The Energy Market Today and Tomorrow - Westchester County, New York
Most Americans entered the year of 1973 under the impression that oil would always be plentiful and cheap. The great post-World War II expansion of the American economy was fueled, in part, by the vast energy supplies that petroleum provided to industry. Then, after some price and supply fluctuations, OPEC (Organization of Arab Petroleum Exporting Countries) decided to flex their power. They enacted an oil embargo that reduced the American oil supply so drastically that rationing measures were put into place. Motorists often had to wait in long lines during specified times to purchase gasoline at a much higher price.
Ever since this time, energy policy has been on the top of the agenda for the President of the United States and Congress. Legislators must walk a fine line. They must balance their constituents' needs to heat their homes and commute to work with the responsibility to preserve the environment and stem the effects of Climate Change. The energy market has changed a lot in recent decades, and it will change further in the decades to come. While no one can know for sure what it will look like, here are some possibilities for where the American energy market may be heading.
According to the Energy Information Administration, Americans used approximately 15.2 million barrels of oil per day in 1983. That amount increased about one half of a percentage point each year until 1997, when the figure was 18.6 million barrels of oil per day. Thanks to a number of factors, Americans have been able to reduce that number. While we imported 10 million barrels per day, a number that has been steady for several years, our total oil consumption figure averaged 15 million barrels per day, down from twenty-five years ago.
While American oil is less plentiful than we would like, American coal reserves provide us with a respectable amount of energy security. The United States imported 34 million short tons of coal in 2008, which seems like a lot until you know that we extracted 1172 million short tons from American mines in that same year. Coal is also the fuel that provides must of the electricity in the American power grid. As a result of these figures, coal will likely play a big role in American energy policy for some time to come.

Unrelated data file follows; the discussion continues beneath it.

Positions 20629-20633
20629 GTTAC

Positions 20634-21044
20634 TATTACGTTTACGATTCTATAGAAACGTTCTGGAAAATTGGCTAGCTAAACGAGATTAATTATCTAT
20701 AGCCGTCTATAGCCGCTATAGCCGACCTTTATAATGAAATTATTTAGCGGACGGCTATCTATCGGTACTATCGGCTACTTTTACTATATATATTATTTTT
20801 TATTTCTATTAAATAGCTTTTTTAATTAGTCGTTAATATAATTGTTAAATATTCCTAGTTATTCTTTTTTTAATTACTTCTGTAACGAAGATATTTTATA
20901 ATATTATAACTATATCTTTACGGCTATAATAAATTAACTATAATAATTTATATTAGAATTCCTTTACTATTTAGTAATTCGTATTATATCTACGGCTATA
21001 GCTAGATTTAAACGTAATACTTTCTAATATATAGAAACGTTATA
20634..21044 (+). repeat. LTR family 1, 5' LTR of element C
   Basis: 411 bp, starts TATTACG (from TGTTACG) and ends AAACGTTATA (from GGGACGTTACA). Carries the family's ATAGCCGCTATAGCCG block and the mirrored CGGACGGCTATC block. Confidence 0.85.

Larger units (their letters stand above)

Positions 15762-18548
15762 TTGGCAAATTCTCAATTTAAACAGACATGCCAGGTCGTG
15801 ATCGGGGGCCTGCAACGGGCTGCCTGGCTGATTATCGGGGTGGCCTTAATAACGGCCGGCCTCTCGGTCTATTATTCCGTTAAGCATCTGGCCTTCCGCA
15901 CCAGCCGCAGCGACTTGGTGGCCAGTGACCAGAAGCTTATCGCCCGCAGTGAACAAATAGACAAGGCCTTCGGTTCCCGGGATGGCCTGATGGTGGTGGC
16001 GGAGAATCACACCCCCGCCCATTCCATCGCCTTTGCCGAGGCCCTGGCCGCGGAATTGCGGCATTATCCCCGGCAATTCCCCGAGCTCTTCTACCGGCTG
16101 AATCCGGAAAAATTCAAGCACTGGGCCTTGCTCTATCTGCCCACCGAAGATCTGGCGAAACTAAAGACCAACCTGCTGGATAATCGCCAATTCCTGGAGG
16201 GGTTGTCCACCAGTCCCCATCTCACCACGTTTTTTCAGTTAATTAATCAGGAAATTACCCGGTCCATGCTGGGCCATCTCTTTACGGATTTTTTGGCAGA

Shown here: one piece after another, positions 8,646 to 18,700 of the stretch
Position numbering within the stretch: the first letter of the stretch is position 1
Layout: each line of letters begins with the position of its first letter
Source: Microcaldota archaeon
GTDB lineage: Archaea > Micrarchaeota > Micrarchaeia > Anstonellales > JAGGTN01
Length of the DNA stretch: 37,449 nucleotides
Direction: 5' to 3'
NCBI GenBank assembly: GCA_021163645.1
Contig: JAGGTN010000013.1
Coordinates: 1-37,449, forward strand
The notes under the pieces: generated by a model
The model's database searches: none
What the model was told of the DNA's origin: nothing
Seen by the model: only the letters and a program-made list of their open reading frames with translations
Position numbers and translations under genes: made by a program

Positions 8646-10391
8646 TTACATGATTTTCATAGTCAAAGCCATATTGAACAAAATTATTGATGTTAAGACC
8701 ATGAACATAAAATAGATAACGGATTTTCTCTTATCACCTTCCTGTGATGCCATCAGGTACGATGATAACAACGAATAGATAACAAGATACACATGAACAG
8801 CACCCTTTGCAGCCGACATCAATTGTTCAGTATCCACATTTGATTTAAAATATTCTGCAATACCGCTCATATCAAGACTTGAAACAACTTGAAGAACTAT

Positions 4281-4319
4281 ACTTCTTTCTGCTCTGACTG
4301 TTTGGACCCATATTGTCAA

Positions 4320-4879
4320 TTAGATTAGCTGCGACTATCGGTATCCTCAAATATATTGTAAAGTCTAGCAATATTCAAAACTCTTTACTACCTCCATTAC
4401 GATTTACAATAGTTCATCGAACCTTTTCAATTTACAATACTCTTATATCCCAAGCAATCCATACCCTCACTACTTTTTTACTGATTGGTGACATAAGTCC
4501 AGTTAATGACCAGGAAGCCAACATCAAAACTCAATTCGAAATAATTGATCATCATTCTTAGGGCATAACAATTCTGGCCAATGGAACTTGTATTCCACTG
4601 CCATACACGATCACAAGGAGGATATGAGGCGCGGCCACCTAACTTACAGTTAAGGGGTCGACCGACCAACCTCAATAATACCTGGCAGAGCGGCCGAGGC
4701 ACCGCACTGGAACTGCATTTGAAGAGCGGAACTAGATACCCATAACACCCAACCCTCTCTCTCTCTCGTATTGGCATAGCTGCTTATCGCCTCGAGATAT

Energy independence is an important facet of any policy. The OPEC nations were able to have such an effect on the American economy in the past quarter century because of our reliance on their oil. There are a few ways that we can close the gap. First, of course, Americans can reduce the amount of oil and gasoline they use by putting cars on the road that are more energy efficient, likely through the use of hybrid and electric technology. Foreign oil is also used to fuel some of the electric power plants within our borders, and switching to nuclear technology could ease the strain. Another obvious way to decrease the deficit is to increase American oil production, possibly by maximizing output from reservoirs located in Alaska, California and the Gulf Coast.
Early in its first term, the Obama Administration outlined a possible path for the direction of the American energy supply. President Obama backed the American Recovery and Reinvestment Act that, one hopes, will both stimulate the economy and establish clean energy as a priority. 11 billion dollars of this money was set apart for improvements to the energy grid. There are currently inefficiencies that interrupt the electricity supply to industrial and residential customers and increase costs. With these problems ironed out, the future American power infrastructure will be more reliable.
The American energy of the future will likely include much more nuclear power. While there are several such plants operating safely across the nation, there haven't been any new nuclear plants in many years. Taking full advantage of the possibilities of nuclear power will reduce the carbon dioxide emissions that would otherwise result from coal-fired plants and provide well-paying jobs for the engineers who design and build the new facilities.
In the near future, office buildings will be "greener." With lights lit partially by solar power and air conditioning kept inside the walls with innovative insulation, many of us will live and work in buildings that represent less of a strain on the American power supply.
Increased use of solar power is almost certainly in the cards, and wind power already provides a healthy chunk of electricity in states such as Texas. In some places, particularly those on the West Coast, geothermal energy is also a possibility. All of that infrastructure needs to be designed and built by Americans. Even better, these jobs would be quite difficult to outsource.
The American energy supply is going to look somewhat different in the coming years. Thankfully, these changes will happen incrementally. As a nation, we always seem to rise to the occasion, and adapting to the country's energy needs will be no different.